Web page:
WWI centenary: Diary tells of bravery of the troops

WAR RECORDS Norris Handford with the WW1 diary.  (d620a426)
WAR RECORDS Norris Handford with the WW1 diary. (d620a426)

It was considered one of the allies’ greatest military disasters in WW1.

More than 34,000 British troops were killed during the Gallipoli campaign and 78,000 were wounded.

But a diary now in the possession of Mirfield man Norris Handford tells a different story.

The diary belonged to his father, George Albert Handford, who recounts a tale of allied bravery in the face of a Turkish onslaught, sweltering heat and disease running rife. George told how he was living in a “small hamlet in Yorkshire” – Mirfield – and working on the railways when war was declared.

He signed up aged 21 and gave a detailed account of his journey to the Dardenelles, where a Austrian submarine torpedo missed their ship by yards.

George and his comrades in the Eighth Duke of Wellington Regiment formed part of the August offensive, five months after the campaign started.

Approaching the Gallipoli peninsula, they waited until night to attack the beach at Sulva Bay. The men were met with light opposition, but were still under fire and George did not have the best start.

He wrote: “Arrived at the beach we could discern figures in front of us, orders were being given everywhere to disembark. However that was the last order I heard for somebody’s rifle, having being hit by the enemy, caught me in the face and I was politely knocked into the sea.

“A cold reception, which I think did me a lot of good, and then I felt somebody’s hand clutching to help me up. Pulling myself together and making for the beach I joined in with the lads to help force the landing. Having lost my bayonet rifle I soon picked up another of a fallen comrade.”

After the initial burst, the allies were unable to make much progress – mines littered the land and enemy snipers lay in wait.

The Ottomans were able to occupy the Anafarta Hills, preventing the British from penetrating inland, which reduced the Suvla front to static trench warfare.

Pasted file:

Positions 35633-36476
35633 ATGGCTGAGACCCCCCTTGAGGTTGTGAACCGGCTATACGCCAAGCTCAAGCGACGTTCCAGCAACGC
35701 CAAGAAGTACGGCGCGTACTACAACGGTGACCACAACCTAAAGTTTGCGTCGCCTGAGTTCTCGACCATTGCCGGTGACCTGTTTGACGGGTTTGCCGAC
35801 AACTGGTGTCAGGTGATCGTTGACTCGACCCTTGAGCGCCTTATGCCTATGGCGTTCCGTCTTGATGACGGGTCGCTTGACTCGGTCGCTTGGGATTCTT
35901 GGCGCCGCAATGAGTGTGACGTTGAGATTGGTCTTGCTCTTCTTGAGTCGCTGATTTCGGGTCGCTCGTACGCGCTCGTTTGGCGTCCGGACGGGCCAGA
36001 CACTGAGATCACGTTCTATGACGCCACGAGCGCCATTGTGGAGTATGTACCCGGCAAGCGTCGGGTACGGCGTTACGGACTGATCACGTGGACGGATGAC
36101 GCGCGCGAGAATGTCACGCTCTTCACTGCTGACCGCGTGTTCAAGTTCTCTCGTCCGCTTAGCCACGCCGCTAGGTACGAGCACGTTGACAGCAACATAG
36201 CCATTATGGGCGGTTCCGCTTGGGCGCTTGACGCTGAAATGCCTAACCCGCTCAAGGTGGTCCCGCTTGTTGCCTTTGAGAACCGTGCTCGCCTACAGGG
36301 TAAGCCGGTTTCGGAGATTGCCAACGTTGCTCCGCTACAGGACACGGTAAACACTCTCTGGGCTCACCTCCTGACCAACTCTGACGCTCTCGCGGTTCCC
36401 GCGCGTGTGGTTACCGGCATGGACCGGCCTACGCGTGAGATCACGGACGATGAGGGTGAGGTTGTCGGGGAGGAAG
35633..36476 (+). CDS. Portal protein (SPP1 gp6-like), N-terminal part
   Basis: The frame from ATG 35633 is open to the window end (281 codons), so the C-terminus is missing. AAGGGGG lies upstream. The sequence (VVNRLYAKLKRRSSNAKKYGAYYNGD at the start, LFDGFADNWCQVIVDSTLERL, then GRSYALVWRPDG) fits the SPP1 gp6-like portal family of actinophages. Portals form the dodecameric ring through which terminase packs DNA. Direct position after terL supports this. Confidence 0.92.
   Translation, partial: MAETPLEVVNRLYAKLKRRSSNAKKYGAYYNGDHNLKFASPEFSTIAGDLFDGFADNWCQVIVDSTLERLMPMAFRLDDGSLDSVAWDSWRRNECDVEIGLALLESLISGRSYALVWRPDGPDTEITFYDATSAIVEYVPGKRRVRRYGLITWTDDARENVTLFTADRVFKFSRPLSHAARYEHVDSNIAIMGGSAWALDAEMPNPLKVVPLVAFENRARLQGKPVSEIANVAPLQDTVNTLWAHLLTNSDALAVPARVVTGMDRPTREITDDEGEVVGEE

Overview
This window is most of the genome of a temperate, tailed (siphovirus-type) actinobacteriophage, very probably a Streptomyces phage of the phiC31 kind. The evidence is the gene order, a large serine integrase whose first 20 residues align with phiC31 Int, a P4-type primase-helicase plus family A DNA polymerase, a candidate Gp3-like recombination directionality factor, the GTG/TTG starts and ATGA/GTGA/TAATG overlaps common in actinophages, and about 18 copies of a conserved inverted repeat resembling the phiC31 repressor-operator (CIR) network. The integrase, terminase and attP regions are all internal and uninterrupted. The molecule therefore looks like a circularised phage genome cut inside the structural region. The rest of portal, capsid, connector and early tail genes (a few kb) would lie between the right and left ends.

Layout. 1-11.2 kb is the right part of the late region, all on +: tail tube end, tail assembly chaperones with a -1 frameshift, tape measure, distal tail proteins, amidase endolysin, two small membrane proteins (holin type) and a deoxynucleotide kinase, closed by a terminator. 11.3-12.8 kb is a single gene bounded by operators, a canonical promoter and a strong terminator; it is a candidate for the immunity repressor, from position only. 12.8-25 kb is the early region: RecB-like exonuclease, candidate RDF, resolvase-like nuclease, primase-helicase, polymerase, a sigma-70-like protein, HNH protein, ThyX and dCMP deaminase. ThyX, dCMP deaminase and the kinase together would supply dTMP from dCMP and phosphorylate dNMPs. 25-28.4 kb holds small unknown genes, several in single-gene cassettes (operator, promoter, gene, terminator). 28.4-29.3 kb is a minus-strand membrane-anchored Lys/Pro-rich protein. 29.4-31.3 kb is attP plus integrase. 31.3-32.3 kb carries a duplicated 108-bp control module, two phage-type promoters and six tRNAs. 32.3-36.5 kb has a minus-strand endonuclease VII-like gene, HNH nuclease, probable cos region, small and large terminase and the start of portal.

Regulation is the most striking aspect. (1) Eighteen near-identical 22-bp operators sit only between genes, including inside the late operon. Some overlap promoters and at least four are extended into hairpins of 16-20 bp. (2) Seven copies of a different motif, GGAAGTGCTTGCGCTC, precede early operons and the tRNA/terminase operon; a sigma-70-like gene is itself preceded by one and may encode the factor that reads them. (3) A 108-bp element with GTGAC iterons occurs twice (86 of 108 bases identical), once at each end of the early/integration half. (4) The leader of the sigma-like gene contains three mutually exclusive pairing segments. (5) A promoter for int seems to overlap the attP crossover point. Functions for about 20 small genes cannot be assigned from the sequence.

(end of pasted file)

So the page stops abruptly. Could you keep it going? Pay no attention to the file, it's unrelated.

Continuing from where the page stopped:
A further attack by George’s unit saw their number reduced from 100 to 60 as they were surrounded by Turks.

George explained: “For four nights and days we stayed here keeping our eyes skimmed and believe me had not re-reinforcements arrived I don’t think there would have been anyone left to tell the tale.”

Stationed in what would become known as the Chocolate Hill trenches, George described the ongoing battle to get enough water to drink. “Nobody knows the value of water only those poor devils who have had to pine for it,” he wrote.

A walk to the nearest well was around three miles, and once there, a thirsty solider would find snipers trained on the well. He went on: “Often though, driven to desperation through thirst, men would go and chance what may be their fate, so therefore one cannot wonder why all round these wells were piled dead bodies. In some cases men could be seen lying dead in the well. Still no matter what colour the water was so long as we got it. Some of it would be blacker than this ink, on other times it would be brown whilst very often it would be as thick as whitewash and exactly the same colour.”

Unsurprisingly, dysentery broke out in the ranks and George was affected. Despite battling on, George’s condition worsened and he was ordered back from the front line and then to a ship back to England, arriving in Plymouth on September 1915.

His diary ends there, but George recovered, returning to Mirfield. He died aged 67.